The main question I seek to answer is to what extent high school history and civics curricula used within Denver Public Schools (DPS) and adult night classes the district offered in the 1910s and 1920s promoted a racialized version of American political citizenship. However, examining what adult educators or politicians asked young people to learn can provide us with a window into young people’s educational experience and the context of their political and racial realities. Within my analysis I utilize Omi and Winant’s theory of racial formation. They argue that “race is a way of making up people.” They assert that the first step of the process of making race is racialization, which they define as “the extension of racial meaning to a previously racially unclassified relationship, social practice, or group.” The U.S. government racialized southern and eastern European immigrants in the early 20th century by labeling the immigrants as “Foreign Born Whites” in documents ranging from the census to Department of Labor reports. This label legally qualified these immigrants for U.S. citizenship. However, the government’s label did not line up with established white society, which did not automatically accept Southern and Eastern Europeans as fellow whites. Education furthered the process of racialization when immigrants’ children entered American schools and the textbooks that they used promoted racist depictions of Black and Indigenous peoples to justify their exclusion from American democracy and portrayed American political citizenship as rightfully White.
In 1919, Denver Public School U.S. history curricula for high school and adult classrooms implicitly and explicitly racialized American citizenship. Textbooks argued that southern and eastern European immigrants could become American through proper assimilation, but simultaneously asserted that all Black, Indigenous, and Latinx peoples were unfit to fully participate in democratic government. Educators expected the children of eastern and southern European immigrants to learn American racial hierarchies as one key understanding of the “Official Knowledge” that was part of their Americanized education. My research indicates that curricula for high school juniors in DPS promoted a version of American political citizenship that contained explicit and implicit elements of racialization. The relationship between race and alleged capacity for democratic citizenship was unmistakably apparent in the texts for high schoolers but was camouflaged in the adult facing Americanization curriculum.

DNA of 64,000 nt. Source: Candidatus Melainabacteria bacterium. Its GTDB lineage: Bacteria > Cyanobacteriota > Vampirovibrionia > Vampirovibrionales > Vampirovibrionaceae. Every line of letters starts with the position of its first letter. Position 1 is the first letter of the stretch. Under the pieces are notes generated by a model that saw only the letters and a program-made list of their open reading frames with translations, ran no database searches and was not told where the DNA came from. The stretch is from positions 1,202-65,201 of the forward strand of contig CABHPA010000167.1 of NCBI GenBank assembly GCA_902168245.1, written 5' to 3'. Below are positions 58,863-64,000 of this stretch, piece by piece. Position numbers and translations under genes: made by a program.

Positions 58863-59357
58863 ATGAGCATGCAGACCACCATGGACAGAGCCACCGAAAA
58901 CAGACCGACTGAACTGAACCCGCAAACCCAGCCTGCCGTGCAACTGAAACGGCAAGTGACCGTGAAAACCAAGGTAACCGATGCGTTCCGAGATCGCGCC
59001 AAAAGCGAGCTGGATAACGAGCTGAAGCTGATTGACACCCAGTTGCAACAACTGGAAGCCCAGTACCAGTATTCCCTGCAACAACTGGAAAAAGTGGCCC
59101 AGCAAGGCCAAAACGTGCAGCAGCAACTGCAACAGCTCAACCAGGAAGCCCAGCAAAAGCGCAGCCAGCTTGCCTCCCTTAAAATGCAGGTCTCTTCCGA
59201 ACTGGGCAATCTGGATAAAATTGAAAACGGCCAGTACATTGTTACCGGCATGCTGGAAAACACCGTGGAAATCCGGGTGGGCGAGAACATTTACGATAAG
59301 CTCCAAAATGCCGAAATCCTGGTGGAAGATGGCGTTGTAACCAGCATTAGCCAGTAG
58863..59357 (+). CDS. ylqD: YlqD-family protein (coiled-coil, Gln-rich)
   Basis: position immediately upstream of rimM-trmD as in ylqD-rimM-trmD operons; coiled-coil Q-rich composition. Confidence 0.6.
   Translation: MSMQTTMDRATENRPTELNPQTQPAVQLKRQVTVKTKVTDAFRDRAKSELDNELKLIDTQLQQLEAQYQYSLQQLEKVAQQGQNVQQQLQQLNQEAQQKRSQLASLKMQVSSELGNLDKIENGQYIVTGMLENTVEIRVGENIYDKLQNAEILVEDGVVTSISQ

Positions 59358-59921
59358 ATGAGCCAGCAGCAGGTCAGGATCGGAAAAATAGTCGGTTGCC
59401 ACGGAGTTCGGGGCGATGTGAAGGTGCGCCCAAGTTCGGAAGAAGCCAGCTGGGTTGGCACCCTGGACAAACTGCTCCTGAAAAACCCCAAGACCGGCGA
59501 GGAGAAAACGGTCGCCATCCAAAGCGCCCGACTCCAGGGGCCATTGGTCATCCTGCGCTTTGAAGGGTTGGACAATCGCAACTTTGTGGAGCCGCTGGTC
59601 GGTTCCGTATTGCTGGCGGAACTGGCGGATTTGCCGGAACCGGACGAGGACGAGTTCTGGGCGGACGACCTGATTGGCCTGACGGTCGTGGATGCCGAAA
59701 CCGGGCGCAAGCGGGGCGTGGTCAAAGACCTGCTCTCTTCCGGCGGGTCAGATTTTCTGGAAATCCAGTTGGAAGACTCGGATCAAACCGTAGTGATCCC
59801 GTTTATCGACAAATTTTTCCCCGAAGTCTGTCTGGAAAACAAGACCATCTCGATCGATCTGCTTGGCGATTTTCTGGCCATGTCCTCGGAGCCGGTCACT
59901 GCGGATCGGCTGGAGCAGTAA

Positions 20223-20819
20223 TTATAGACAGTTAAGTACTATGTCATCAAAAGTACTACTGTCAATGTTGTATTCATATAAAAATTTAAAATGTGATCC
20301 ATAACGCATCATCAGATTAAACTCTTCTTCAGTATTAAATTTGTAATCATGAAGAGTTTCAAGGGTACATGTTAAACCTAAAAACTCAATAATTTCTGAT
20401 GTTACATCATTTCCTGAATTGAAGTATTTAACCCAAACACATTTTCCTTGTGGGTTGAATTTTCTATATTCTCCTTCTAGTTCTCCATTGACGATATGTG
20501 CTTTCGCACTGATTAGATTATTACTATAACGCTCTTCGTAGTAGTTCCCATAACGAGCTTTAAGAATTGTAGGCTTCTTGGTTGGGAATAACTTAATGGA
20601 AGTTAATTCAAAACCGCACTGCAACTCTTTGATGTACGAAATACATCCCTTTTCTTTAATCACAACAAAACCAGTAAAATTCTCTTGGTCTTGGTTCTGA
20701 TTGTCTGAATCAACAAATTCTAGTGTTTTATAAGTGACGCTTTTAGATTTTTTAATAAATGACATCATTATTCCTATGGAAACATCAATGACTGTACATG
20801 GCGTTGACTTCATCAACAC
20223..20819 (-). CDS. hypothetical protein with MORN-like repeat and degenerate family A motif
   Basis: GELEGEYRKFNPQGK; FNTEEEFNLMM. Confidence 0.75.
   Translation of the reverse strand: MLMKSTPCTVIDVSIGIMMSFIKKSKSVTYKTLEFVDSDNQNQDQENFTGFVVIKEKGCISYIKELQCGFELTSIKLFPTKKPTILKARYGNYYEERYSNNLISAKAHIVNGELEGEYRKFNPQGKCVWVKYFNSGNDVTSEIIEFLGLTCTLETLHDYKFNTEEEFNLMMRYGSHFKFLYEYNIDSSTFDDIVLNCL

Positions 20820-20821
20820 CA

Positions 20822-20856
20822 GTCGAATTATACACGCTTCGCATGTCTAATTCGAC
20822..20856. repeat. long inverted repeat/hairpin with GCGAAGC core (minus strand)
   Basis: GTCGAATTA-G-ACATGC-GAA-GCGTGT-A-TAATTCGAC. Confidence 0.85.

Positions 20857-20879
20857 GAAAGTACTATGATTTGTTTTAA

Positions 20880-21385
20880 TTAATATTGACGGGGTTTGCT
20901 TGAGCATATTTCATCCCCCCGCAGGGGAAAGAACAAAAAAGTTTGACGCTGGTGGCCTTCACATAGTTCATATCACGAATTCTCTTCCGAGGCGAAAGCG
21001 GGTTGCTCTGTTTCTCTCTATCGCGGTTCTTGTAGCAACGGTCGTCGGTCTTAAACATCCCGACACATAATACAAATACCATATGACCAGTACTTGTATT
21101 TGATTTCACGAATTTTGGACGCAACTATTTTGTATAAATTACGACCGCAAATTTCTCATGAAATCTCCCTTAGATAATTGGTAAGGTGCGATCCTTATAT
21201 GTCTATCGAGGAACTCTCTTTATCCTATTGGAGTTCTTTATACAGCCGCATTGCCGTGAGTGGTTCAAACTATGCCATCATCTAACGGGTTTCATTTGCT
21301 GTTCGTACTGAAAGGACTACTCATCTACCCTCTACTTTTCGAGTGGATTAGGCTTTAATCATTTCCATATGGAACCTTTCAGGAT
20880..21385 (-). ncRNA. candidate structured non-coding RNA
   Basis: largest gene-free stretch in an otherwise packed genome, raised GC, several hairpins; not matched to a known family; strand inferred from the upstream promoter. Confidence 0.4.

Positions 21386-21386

My research uses textual analysis of popular high school American History and Civics textbooks that were used in Denver Public Schools (DPS). While textbooks and curricula may not fully encapsulate the student experience, these materials can reveal how the paradigms of scholars, educators, and government officials form policies that can potentially affect young people’s perception of race and citizenship. Centralization and efficiency were hallmarks of life and work in early 20th century-America. The ideas of efficiency and standardization also permeated schools. The spirit of efficiency, combined with short teacher training programs, resulted in an educational culture where teachers relied heavily on district-provided texts, making textbooks even more significant historical sources.